Three years ago a development expert (me), an agronomist (Timote Georges) and a shoe and apparel company (Timberland) set out to plant trees in Haiti. Despite a background in forestry, I had been working for five years in Haiti without putting that experience to use. Timote had been working with small-scale farmers planting trees, but was disappointed with the lack of tangible results. The Timberland Company had made a commitment to plant five million trees before 2015 and was looking for a partner for this initiative. The result of our collaboration is an ongoing experiment that is showing early signs of significant potential for Haiti and the rest of the developing world. I call it “exit strategy aid.”
Starting With Farmers
Haiti was once covered in tropical forests, but now has less than two percent tree cover. There are many parts of the country that are semi-desert, with only scrub grass and cactus. And in a mountainous country with no trees on its slopes, every major rain storm causes massive destruction in both urban and rural areas.
There are close to 10 million people in Haiti, six million of whom live in the countryside and rely on agriculture for their livelihoods. The importance of involving farmers in the planting and maintenance of trees cannot be overstated. But as Timote discovered, getting them on board is challenging. The farmers he had been working with were reluctant to look after trees without a financial incentive.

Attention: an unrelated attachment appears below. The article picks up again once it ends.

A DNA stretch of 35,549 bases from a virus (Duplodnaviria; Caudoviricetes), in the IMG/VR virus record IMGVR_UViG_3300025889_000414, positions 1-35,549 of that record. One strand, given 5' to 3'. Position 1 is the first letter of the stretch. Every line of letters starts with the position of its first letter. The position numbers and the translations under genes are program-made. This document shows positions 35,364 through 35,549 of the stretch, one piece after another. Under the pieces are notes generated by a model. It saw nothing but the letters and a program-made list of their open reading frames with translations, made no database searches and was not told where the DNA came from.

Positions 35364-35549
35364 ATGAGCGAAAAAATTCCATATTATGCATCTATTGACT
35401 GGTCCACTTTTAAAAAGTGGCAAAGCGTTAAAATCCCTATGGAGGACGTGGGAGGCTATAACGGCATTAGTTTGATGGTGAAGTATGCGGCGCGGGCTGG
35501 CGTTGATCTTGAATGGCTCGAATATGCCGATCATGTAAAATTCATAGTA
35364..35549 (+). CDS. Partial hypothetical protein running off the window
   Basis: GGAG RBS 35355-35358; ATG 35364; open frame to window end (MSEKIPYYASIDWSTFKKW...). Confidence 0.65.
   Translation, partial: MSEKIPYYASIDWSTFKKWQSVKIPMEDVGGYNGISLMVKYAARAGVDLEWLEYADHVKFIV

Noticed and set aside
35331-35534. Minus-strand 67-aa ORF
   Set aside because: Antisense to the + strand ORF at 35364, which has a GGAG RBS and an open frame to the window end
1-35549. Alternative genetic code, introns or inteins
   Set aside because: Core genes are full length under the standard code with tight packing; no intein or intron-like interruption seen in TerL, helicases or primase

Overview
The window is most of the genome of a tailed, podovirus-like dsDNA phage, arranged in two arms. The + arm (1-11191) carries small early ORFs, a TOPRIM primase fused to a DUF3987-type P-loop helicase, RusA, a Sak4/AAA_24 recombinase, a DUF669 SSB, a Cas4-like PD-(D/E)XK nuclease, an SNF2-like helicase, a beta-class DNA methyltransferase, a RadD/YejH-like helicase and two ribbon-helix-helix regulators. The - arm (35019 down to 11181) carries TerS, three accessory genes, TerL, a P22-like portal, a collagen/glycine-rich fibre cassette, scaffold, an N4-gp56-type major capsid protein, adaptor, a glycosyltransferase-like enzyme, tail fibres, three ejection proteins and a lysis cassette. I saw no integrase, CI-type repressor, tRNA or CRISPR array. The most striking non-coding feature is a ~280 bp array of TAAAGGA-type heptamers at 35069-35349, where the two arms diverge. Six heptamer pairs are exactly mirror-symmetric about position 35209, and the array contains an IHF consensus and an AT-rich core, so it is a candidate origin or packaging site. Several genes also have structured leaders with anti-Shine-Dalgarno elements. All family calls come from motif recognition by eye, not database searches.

The average Haitian farmer has around 1.5 hectares (close to 4 acres), and their agricultural techniques have changed little in the last hundred years. We discovered what they really wanted was the agricultural training necessary to improve their crop yields. If we could do that, they were willing to plant and protect trees.
This is how we came up with the basic model that we have been implementing in a pilot program for the past three years, supported by Timberland. Through the non-profit organization I helped create, called the Smallholder Farmers Alliance (SFA), we provide an agricultural service to farmers with the training they need to improve their yields, in exchange for their help in planting and looking after trees.